Keathley, George Dennis (1907–1944)

By: Henry Franklin Tribe

Type: Biography

Published: November 19, 2013

Updated: November 14, 2013

George Dennis Keathley, Medal of Honor recipient, was born on November 10, 1907, the son of William F. and Bertha Mary (Leberman) Keathley, near Olney, Young County, Texas. A native of Tennessee, William Keathley moved to Texas to teach in a one-room school where his future wife was one of his students. After his wife inherited her German-immigrant parents’ 640-acre farm, William took up farming and raised cattle, hogs, cotton, and wheat. As youngsters, George and the other Keathley children found themselves doing numerous chores on the farm.

Before graduating from high school in Olney, George Keathley moved to Lawton, Oklahoma, to live and work for his older brother. John Keathley ran a meat market on the Fort Sill Military Reservation and provided work for his younger brother. Keathley graduated from high school in Lawton and then enrolled at Cameron State School of Agriculture and Junior College (now Cameron University). He graduated from Cameron State in May 1930 with an associate degree in agriculture. In the fall of 1933 Keathley entered Texas A&M where he majored in agriculture and selected the cavalry branch for his military science requirement. Working his way through college, Keathley experienced economic problems that forced him to leave school in the spring of 1935; he later attended summer sessions in 1936, 1939, and 1940. He found employment with the Soil Conservation Service first in Dalhart and then in Lamesa and worked with the Civilian Conservation Corps on soil-erosion and other projects. While in Lamesa, he met Inez Edmunson. They married on April 12, 1942. He also became a stepfather to Inez’s two daughters.

Keathley joined the United States Army in Lamesa on May 15, 1942. Assigned to the 338th Infantry Regiment, Eighty-fifth Infantry Division, Keathley completed his basic and infantry training at Camp Shelby, Mississippi, and took part in his unit’s maneuvers in Louisiana and South Carolina. From June through August 1943, Keathley participated in desert training in California. Although soft spoken, Keathley adapted to military training, and his leadership abilities earned him promotions to corporal, sergeant, and staff sergeant. On January 2, 1944, the Eighty-fifth Infantry Division arrived in French Morocco, North Africa.

After a period of amphibious training, the 338th Infantry Regiment landed at Naples, Italy, on March 27, 1944. Over the next several months, Staff Sergeant Keathley witnessed the horrors of combat in Italy and earned a Bronze Star for directing his platoon after its platoon leader had been wounded. On June 5, Keathley experienced the liberation of Rome as the regiment entered the city.

On September 14, 1944, Keathley’s company found itself in a bitter confrontation with German defenders on the western ridge of Mount Altuzzo in northern Italy. The Germans had established pillboxes, minefields, and tank barriers in the region. After all the noncommissioned officers and officers of the Second and Third platoons in Company B became casualties, Keathley, a guide for the First platoon volunteered to take command of the two platoons’ twenty survivors. Aware that his men were low on ammunition, Keathley crawled from one casualty to another taking their ammunition. He then proceeded to distribute the valuable ammunition to each man, provide encouragement, and administer first aid. Assisted by a mortar barrage, the Germans launched a counterattack using hand grenades and firing automatic weapons. Keathley continued to shout orders, and his men responded in kind. After suffering a mortal wound to his left side from an enemy grenade, Keathley continued to provide direction to his men while firing his rifle at the enemy. Supported with friendly artillery fire, the Americans held their position as the Germans withdrew. Minutes later, Staff Sergeant Keathley died on the battlefield in the arms of his close friend Charles Dozier. His final words: “Please write my wife a letter and tell her I love her and I did everything I could for her and my country. So long, Dozier. Give’em hell for me. I’m done for.” Along with the remains of 4,402 other Americans, George Keathley is buried in the Florence American Military Cemetery. For his “indomitable courage and incomparable heroism” at Mount Altuzzo, Maj. Gen. Bruce Magruder presented Inez Keathley her husband’s posthumous Medal of Honor at Camp Wolters, Texas, on April 11, 1945.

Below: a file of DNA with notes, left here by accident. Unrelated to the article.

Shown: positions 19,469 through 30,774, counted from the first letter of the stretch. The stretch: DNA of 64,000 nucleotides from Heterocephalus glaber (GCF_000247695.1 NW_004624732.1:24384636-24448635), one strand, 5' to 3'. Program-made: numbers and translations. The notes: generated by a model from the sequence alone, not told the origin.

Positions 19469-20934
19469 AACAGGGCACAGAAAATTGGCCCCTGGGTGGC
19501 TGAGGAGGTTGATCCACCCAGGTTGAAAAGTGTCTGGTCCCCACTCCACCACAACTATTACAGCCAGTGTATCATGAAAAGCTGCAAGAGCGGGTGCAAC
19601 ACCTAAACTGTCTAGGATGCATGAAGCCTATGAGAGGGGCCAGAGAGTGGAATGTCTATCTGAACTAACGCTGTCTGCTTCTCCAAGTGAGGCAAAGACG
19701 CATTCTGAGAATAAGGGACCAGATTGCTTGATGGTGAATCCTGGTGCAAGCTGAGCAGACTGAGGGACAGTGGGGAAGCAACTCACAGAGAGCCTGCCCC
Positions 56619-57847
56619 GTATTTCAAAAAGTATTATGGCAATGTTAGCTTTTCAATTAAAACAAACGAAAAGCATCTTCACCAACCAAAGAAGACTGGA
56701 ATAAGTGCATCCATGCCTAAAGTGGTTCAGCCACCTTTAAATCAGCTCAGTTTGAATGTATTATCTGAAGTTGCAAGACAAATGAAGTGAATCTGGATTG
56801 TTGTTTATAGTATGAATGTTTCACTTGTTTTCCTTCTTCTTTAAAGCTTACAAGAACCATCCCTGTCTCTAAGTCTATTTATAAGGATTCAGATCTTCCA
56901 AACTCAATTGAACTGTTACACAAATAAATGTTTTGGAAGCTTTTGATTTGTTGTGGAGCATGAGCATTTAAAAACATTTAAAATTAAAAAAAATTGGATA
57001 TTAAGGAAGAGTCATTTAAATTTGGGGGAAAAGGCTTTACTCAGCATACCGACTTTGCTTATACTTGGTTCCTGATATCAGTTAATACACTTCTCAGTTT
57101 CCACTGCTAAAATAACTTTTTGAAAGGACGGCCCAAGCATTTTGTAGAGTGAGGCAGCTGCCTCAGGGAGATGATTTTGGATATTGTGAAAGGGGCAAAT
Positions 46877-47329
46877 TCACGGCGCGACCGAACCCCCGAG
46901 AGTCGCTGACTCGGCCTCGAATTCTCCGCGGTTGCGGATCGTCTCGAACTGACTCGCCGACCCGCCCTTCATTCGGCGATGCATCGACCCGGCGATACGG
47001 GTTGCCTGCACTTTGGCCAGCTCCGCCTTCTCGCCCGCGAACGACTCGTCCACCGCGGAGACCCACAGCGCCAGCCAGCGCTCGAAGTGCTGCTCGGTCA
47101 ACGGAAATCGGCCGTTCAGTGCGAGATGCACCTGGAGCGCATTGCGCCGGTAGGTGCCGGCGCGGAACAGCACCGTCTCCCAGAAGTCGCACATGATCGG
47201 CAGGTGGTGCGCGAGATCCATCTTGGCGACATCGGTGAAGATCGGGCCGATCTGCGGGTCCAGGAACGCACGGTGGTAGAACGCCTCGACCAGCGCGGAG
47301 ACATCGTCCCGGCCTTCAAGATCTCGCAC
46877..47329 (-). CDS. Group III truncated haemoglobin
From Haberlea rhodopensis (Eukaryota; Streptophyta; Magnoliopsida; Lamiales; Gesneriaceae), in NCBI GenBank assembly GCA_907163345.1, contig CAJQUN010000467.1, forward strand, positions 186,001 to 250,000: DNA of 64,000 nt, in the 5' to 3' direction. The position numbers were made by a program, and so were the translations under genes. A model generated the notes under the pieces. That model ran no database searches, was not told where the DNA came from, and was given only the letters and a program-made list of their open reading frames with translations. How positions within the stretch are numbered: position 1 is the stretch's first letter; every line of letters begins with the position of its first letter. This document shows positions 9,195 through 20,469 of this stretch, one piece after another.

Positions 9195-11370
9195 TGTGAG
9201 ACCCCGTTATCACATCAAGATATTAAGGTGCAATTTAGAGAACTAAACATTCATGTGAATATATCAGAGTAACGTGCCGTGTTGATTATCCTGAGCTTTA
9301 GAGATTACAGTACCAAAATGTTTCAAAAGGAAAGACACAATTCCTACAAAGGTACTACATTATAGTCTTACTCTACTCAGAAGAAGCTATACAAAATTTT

George Dennis Keathley’s heroism has been honored in many ways. In Lawton, Oklahoma, the Veterans of Foreign Wars Post is named in his honor. Cameron College paid tribute to its former student by naming its Reserve Officers Training Corps Drill Team the “Keathley Rifles.” A troopship, USNS George D. Keathley, was named after the Texan in 1949. In Lamesa, the Veterans of Foreign Wars Post is named after its former resident. At Texas A&M, Keathley’s original Medal of Honor, Bronze Star, and Purple Heart are displayed beneath a bronze plaque in the Sam Houston Sanders Corps of Cadets Center. Texas A&M also named a dormitory after its former student.

Henry C. Dethloff with John A. Adams, Jr., Texas Aggies Go To War: In Service of Their Country (College Station: Texas A&M University Press, 2006). James R. Woodall, Texas Aggie Medals of Honor: Seven Heroes of World War II (College Station: Texas A&M University Press, 2010).

Time Periods:
  • World War II

The following, adapted from the Chicago Manual of Style, 15th edition, is the preferred citation for this entry.

Henry Franklin Tribe, “Keathley, George Dennis,” Handbook of Texas Online, accessed August 15, 2022,

Published by the Texas State Historical Association.

November 19, 2013
November 14, 2013